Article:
Gov. Paul LePage’s stubborn obstructionism and refusal to sell Land for Maine’s Future bonds stifles the will of the people and jeopardizes critically important conservation and recreation projects statewide. Here are some of the projects at stake.
* The Varnum Farm Conservation and Recreation Project conserves forest land along seven miles of the Piscataquis River in Sebec, offers a hand-carry boat access site — a high priority of Maine’s Department of Inland Fisheries and Wildlife — and protects two important ITS snowmobile trail corridors.
* Three parcels on Merrymeeting Bay add to the department’s effort to protect the largest estuary on the east coast north of Chesapeake Bay, and continue to provide outdoor recreational opportunities, including hunting, trapping, fishing, water access and hiking. If you have never been on Merrymeeting Bay, you would be amazed by its beauty.
* The department would acquire nine parcels for the new Pleasant Bay Wildlife Management Area in Addison, parcels that form the largest and most valuable habitats in New England for declining populations of migrating shorebirds and wintering black ducks. The land also provides 11,500 feet of water frontage, providing access for bird watching, waterfowl hunting, clamming, worming and boating.
* The West Grand Lake Forest Project will conserve an entire landscape that was selected as the No. 1 national priority for the U.S. Forest Service’s Forest Legacy Program in 2011 because of its economic, recreational and ecological importance. For many years, I served on Maine’s Forest Legacy Advisory Committee, and I can tell you that this designation is very significant.
* How can the governor ignore 6.4 miles of critical, regional, motorized trail corridor that links the towns of Rangeley, Kingfield, Carrabasett Valley, Madrid, Phillips and Strong?
* Is he aware of the importance of the Androscoggin Greenway Project, 21 parcels along the river in Canton, Jay and Livermore Falls that boast the “best smallmouth bass fishery north of the Missouri,” according to Field and Stream magazine. I have fished there and it is truly amazing.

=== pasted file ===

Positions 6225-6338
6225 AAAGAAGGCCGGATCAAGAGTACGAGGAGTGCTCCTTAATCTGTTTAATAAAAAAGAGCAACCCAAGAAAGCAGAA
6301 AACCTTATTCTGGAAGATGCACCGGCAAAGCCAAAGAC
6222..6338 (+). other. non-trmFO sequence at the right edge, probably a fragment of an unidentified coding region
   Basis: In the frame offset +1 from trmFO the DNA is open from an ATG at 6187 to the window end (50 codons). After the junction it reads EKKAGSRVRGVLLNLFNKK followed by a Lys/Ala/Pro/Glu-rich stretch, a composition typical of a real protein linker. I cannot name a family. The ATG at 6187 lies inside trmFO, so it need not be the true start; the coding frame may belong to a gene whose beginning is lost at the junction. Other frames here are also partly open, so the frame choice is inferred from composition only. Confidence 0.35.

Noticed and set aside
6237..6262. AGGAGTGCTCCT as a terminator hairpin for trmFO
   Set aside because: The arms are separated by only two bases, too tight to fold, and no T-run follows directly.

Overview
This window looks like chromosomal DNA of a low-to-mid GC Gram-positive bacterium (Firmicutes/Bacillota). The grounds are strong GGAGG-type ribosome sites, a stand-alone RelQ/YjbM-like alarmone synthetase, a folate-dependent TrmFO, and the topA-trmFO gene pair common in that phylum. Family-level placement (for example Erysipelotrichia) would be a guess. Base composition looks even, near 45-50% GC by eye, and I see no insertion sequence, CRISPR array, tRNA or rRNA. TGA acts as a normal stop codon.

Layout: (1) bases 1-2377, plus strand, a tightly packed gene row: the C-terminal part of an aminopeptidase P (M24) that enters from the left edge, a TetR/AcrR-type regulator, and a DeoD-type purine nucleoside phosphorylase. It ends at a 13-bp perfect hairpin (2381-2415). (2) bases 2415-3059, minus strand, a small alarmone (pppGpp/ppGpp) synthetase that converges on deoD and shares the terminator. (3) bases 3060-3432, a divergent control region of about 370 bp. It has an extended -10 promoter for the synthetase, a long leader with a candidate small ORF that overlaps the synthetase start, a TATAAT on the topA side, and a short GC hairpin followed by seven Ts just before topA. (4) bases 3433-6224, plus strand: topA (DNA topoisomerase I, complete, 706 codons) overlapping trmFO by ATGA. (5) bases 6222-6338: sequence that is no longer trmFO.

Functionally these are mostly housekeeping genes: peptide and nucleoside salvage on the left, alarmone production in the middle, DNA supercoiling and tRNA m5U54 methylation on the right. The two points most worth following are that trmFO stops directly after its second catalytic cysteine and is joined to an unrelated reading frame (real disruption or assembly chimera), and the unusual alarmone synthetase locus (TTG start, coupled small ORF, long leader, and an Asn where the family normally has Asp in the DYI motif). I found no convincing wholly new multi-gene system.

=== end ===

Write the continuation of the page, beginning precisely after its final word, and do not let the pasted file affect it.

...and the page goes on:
* LePage must be aware of the steep decline in the number of dairy farms in Maine. A conservation easement on the Winter Hill Farm in Freeport sustains a dairy farm and herd in a highly developed part of the state and protects an important public water aquifer.
* The Crocker Mountain Conservation Project contains three of Maine’s 14 mountains higher than 4,000 feet, with 11,800 acres that is part of the largest high-elevation forest in Maine, both ecologically and recreationally significant.
* Given his experience in the forest and paper industries, LePage should appreciate the Great Pond Lower Penobscot Forest Project that obtains a working forest easement on 25,945 acres in the largest unfragmented forest block in central Maine, rated as the No. 1 at-risk forest in the nation by the U.S. Forest Service.
And these are not all of the important projects now jeopardized by the governor. Since the Land for Maine’s Future program was created in 1987, Maine voters have approved LMF bonds five times by 2-to-1 margins. This outstanding program brought $100 million in federal and private matching funds to our state.
Every LMF dollar of bond money attracted $3 in matching funds and returned $11 in benefits to Maine’s economy, according to an analysis by the Trust for Public Land.
LePage must be aware of how important these projects are to our economy.
Anyway you look at it, the Land For Maine’s Future Program has been a great investment, delivering real value, sustaining our outdoor heritage and economy, conserving our best places and making us proud. You don’t have to take my word for this, either.
In 2010, when LePage was elected governor with 39 percent of the vote, a $7 million LMF bond issue received 59 percent of the votes of Maine citizens. This is one of the bonds the governor refuses to sell.
In 2012, the $5 million LMF bond issue led the ballot, winning approval from 61 percent of the voters, a higher percentage of the vote than was received by any candidate on the ballot. And the 416,300 Maine voters who voted for this LMF bond in 2012 were 200,000 more voters than elected LePage governor in 2010.
It’s time for LePage to put the people first. They have spoken strongly, consistently, repeatedly and as recently as last November. They want those LMF bonds sold and those project completed.
And if he continues to refuse, the Legislature should remove his authority over the sale of bonds and allow the state treasurer to sell them. Now. Before it’s too late.
George Smith is a writer and TV talk show host. He can be reached at 34 Blake Hill Road, Mount Vernon 04352, or email@example.com. Read more of Smith’s writings at www.georgesmithmaine.com.